Howard Fast Biography
(1914–2003), Two Valleys, Conceived in Liberty: A Novel of Valley Forge, The Unvanquished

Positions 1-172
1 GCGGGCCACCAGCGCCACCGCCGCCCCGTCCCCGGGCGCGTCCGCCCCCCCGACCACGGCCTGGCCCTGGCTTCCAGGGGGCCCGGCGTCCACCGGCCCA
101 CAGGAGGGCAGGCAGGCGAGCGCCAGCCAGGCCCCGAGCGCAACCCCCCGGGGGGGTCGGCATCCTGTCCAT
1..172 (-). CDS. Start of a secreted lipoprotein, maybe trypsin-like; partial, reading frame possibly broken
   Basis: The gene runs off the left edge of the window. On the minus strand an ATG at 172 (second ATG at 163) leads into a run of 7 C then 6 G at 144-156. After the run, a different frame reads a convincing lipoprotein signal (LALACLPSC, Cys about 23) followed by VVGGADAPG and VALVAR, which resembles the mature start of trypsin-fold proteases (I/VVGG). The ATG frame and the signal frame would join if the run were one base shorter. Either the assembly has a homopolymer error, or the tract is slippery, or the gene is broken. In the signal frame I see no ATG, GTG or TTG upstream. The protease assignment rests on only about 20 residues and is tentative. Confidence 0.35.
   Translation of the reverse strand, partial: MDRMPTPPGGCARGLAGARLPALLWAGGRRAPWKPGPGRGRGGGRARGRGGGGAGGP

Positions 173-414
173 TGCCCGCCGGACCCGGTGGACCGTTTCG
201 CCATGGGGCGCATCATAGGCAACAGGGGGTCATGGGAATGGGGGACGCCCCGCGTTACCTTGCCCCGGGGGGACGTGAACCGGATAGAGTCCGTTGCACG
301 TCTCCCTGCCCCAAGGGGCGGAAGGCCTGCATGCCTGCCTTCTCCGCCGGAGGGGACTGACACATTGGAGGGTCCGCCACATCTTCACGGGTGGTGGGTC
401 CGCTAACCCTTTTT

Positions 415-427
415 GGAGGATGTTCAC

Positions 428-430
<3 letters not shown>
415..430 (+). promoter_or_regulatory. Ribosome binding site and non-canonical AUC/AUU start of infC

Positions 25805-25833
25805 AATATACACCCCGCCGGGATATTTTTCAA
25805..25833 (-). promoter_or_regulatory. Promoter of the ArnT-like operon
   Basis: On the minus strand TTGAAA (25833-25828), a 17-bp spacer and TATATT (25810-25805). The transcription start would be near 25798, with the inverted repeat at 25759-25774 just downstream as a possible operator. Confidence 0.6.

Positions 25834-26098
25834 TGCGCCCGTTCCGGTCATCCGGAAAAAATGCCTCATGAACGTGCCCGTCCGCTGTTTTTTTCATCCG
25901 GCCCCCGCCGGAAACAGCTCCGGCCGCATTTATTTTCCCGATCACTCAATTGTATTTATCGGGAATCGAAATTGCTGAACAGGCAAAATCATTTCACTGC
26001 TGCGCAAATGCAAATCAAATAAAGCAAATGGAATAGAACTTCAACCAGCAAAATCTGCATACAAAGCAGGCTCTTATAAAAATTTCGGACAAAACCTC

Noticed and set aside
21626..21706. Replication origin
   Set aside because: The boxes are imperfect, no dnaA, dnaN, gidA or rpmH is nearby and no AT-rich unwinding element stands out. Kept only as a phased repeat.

American novelist, born in New York City; he spent two years at the National Academy of Design but, convinced that he would never be an artist, he embarked on a career as a writer. His first novel, Two Valleys (1933), established his forte for historical fiction used to promote radical, leftwing politics. Two Valleys is a tale of the American frontier during the Revolutionary War, a historical setting Fast revisited in Conceived in Liberty: A Novel of Valley Forge (1939), The Unvanquished (1942), Citizen Tom Paine (1943), and The Proud and the Free (1950). Like many American intellectuals of his generation Fast was a communist sympathizer during the 1930s, and joined the Party in 1943. His works were immensely popular in the Soviet Union (his novel The Passion of Sacco and Vanzetti, 1953, had an initial Soviet printing of 500,000 copies), but he resigned his membership of the Party in 1957, in part as a consequence of Premier Khrushchev's exposure of the barbarity of the Stalin years, and wrote a valuable account of his relationship to communism in The Naked God: The Writer and the Communist Party (1958); the story is enlarged in Being Red: A Memoir (1990). His other historical novels include The Last Frontier (1941), Freedom Road (1944), The American (1946), Clarkton (1947), and Silas Timberman (1954), all with American settings. Spartacus (1951), Moses, Prince of Egypt (1958), and Agrippa's Daughter (1964) were recreations of the ancient past, though some critics have argued that his attempts to find parallels between the distant past and the present are often anachronistic. Later novels include The Outsider (1984), Immigrant's Daughter (1985), The Dinner Party (1987), and The Pledge (1988). Fast also writes mystery fiction under the pseudonym E. V. Cunningham. See Proletarian Literature in the USA.